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Kids And Pot: How One Emergency Room Is Responding

dankdepot / Flickr
 

dankdepot / Flickr

With marijuana now available for recreational purchase, physicians are hoping parents will be careful about keeping these products from kids.

Emergency physician and medical toxicologist Dan Colby with UC Davis said doctors have seen an increase over the last two years in pediatric patients who’ve accidentally ingested marijuana. Usually these children show up sleepy, disoriented and vomiting. It can take physicians a while to figure out what’s wrong.

“Often times we’re doing lots of tests trying to figure it out,” he said. “If only we knew, if only a parent or someone said, ‘oh, this is just marijuana.’”

Weed isn’t usually life-threatening to kids, but the quicker doctors can diagnose it, the sooner they can start treatment, which Colby said typically involves fluids and medical supervision.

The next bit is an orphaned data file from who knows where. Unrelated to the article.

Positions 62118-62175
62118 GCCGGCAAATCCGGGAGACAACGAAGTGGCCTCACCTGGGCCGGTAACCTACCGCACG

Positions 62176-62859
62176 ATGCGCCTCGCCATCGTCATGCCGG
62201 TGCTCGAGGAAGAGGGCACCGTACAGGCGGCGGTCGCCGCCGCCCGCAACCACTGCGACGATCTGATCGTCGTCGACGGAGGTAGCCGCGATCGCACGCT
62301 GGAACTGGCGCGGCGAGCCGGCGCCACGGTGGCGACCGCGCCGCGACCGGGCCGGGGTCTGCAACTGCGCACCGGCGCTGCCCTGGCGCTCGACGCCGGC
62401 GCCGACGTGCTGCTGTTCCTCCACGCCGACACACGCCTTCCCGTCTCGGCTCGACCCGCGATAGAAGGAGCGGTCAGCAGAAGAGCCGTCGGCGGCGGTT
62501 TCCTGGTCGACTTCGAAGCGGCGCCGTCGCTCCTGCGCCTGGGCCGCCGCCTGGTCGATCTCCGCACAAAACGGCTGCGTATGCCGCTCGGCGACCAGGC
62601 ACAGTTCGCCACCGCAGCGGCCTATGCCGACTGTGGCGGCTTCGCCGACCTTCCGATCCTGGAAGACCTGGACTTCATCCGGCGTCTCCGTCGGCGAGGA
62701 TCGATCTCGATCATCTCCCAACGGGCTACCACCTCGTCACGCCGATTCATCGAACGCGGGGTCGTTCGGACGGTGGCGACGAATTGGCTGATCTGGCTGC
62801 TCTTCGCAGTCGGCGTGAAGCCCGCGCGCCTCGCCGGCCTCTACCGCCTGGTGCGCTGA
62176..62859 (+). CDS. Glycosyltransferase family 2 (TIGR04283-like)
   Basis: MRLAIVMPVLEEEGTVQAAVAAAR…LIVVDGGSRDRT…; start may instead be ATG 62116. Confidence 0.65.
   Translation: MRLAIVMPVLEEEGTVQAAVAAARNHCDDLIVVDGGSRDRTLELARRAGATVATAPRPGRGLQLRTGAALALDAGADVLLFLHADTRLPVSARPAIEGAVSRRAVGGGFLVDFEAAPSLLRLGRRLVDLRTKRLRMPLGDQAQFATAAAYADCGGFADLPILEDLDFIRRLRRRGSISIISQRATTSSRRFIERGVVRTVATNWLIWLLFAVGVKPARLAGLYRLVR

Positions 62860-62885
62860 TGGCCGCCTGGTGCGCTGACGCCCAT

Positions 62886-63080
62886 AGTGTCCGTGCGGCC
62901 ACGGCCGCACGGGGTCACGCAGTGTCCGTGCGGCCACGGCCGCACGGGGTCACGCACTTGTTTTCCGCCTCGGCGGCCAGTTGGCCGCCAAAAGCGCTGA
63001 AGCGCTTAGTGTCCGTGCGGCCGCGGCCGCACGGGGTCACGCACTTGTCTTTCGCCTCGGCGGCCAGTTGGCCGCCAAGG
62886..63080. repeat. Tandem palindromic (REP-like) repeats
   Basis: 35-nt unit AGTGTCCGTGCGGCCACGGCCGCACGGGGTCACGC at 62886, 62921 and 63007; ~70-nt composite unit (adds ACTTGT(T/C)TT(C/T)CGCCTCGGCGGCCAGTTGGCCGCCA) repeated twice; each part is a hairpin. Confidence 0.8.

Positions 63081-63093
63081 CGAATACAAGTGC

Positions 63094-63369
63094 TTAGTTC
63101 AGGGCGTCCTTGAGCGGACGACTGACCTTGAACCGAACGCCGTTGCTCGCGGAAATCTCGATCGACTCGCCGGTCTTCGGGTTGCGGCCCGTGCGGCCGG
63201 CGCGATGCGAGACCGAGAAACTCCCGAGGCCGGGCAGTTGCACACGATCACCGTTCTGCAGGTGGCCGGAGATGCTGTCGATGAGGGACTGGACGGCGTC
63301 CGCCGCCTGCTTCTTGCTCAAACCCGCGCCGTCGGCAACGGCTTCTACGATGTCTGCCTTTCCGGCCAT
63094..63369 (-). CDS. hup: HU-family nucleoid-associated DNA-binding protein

UC Davis emergency room staff have started asking parents more pointed questions about whether a child has had access to the drug, and soon they’ll add a urine test to their screening protocols when they suspect marijuana ingestion.

A 2016 Colorado study found the number of children admitted to the hospital for ingesting marijuana doubled and calls to poison control increased five-fold after the state legalized recreational use in 2012.

Colby, who also works for California Poison Control System, says there wasn’t a dramatic uptick in calls between late 2017 and January 2018

But now that the drug is available recreationally at dispensaries, parents should be aware of the hazard it poses to kids. Though California law prohibits edibles that could be appealing to children, there are still plenty of weed-laced brownies and gummy bears around.

“All these things need to be kept in a safe place high up, in a lock box would be best - I would treat it like any dangerous medication,” Colby said. “Children, they’re amazing and they can get into anything, so you really need to be thoughtful in your home in terms of keep your child safe from these products.”

If a child ingests marijuana, call the California Poison Control System at 1-800-222-1222 to find out whether to seek medical help.

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